On being Israel.

There seems to be a parallel between Jesus among Israelites then and Jews among nations now. The sent child of God carrying a special relationship with God, the light and the truth and the life, a preacher of the New Law, leading by example, judged, persecuted, and killed. The chosen people of God, carrying a special covenant with God, a light unto the nations, the first receiver of the Law to lead by example, judged, persecuted, and killed. Is this, perhaps, how it goes? Is this the heritage? The privilege? The mission for the Jews—to be to the world what Jesus was to the Jews? To shake it out of moral slumber and habitual ritual by an outstretched hand, and by a harsh word, and by the sight of blood? To awaken compassion, hope, remorse?

Even after many decades of the Quest for Historical Jesus, after the pronouncements of Vatican II, I am stunned by how many Christians are not struck by the fact that they revere Jewish names, holy places, and heroes. That at every service they read from a book written by Jews for Jews and thank God for it. That they call themselves Israel, worship a Jew, and long for New Jerusalem. Christianity, as big as it’s grown and as different as it looks now, is still Judaism’s rebellious child – resentful, perhaps, and, as many children, more forward-looking and more insightful in some ways, not as wise in others, but carrying the heritage of the parent inescapably within it. The procession of our revelation is not an accident, Jesus having grown from the loins of David, and he from Abraham. So how can there be anti-Semitism within Christianity? It boggles the mind.

Every Christian is a Jew. This is something I, as a religion scholar, could have told you years ago, but not quite in those words. I understood that Christianity started out as a sect of Judaism, that they are mother and daughter religions, but I did not realize the depth and strength of their emotional and spiritual, traditional, earthly and divine connection until they came together in my one heart.

I am a Jew by birthright. I am connected to a nation spread around the globe, to a mythos, to a vast history. It is the fabric of me undeniable and inescapable, ancient, and as definitive as my humanity, my womanhood, my Russian culture. Yet raised in a secular society, I would not have felt or known it well if I weren’t reminded of being a Jew, since early childhood, by pervasive anti-Semitism of the people I loved, among whom I lived, in Russia. Observant or not, this is a common experience of Jews in diaspora: we understand our Jewishness through rejection; we learn our past through the history of disaster and flight, and we look back toward ancient roots and preserve tradition to hold on to ourselves. Sometimes we run for our lives, yet some of us stay, and we love the people who don’t consider us theirs.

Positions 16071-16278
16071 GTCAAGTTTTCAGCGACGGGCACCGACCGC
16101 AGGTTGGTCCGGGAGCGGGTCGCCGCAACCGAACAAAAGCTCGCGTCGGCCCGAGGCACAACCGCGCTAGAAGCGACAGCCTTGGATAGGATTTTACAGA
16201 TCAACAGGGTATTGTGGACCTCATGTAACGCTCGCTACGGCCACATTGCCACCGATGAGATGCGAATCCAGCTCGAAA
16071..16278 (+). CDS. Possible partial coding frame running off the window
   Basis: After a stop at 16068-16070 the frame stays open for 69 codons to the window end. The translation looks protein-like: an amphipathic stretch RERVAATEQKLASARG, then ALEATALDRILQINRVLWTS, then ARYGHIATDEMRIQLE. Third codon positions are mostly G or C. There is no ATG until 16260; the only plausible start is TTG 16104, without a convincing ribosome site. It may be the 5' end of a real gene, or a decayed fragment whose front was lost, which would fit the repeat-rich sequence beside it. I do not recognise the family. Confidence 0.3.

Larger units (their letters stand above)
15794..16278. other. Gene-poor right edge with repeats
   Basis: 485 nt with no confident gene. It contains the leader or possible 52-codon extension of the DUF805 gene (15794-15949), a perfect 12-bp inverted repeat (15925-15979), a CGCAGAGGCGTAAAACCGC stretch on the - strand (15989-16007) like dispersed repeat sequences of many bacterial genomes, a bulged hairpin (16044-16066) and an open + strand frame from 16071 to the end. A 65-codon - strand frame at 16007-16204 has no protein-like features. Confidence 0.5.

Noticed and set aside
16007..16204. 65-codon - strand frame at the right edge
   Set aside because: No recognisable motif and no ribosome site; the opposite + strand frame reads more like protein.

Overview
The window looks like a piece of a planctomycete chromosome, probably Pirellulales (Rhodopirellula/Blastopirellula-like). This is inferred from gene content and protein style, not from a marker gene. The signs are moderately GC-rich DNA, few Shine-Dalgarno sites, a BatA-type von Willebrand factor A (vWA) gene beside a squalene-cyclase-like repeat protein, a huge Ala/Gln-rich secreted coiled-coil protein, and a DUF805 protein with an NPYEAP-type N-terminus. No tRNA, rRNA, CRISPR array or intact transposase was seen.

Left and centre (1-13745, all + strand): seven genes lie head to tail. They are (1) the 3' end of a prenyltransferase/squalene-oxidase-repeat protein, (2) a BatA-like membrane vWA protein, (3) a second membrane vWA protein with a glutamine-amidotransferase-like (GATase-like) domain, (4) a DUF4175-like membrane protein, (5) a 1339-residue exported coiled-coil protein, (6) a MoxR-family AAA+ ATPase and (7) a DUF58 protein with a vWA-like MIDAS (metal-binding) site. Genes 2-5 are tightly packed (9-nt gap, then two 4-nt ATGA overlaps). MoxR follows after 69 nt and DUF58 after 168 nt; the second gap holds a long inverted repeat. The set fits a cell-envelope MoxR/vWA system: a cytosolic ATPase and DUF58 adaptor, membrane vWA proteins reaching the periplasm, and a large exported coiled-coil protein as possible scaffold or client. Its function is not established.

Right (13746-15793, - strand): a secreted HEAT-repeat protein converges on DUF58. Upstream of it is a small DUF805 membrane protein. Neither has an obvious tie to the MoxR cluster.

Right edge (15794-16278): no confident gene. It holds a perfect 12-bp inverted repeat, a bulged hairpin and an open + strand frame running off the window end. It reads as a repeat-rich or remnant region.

I am a Christian by the discovery of love, but that, too, is a birthright. From the start of my journey to the baptismal font and still I have to explain countless times to some of my Christian friends that I am not about to cease being a Jew—that I will never cease being a Jew, that even if I wanted to, that would be impossible. They don’t seem to understand what being a Jew means. I have to defend myself against my Jewish friends who tell me that becoming a Christian is a betrayal of my Jewish heritage. I used to tell them that the two were not incompatible with each other, and I talked about Love and the great, abstract, and mystical vision of reality. I even pointed out that Jesus was a Jew, but only recently did I suddenly and truly take the final step in realizing what that meant to me. And this realization took place in my heart not in my mind. And, as all great realizations, it’s obvious and simple, and I can’t believe I didn’t say it before: Jesus is not just compatible with my Jewish heritage. He IS my heritage.

This is my heritage.

This path is mine in every possible way, for it is mine through universal Love that is the Source of this world and that he preached. It is mine in the Light that he shined. It is also mine by birthright. I am a Jew. I am his people, to whom he spoke, in the ancient and painful time, whom he asked to hear and carry the message. I am the inheritor of the language he used, of the scripture he quoted, of the Law he obeyed, of the history that had shaped him, of the myths he relied on to propel his people into action, of the prophetic word he cited. He made Israel out of the whole humanity, and so every soul that wants to belong to him, belongs by definition, and I belong to him with countless brothers and sisters. We are Israel in Christ. But I have the blood of Abraham pouring through my veins. I am the inheritor of the Covenant, with the burden and the pain of it already on my shoulders, and I have spent decades struggling with the meaning of that burden before collapsing at his feet, and then I saw the face of Christ and heard his call and found the meaning. Like Simon, like Mary, like Matthew. I am an apostle without a number. I am Israel.

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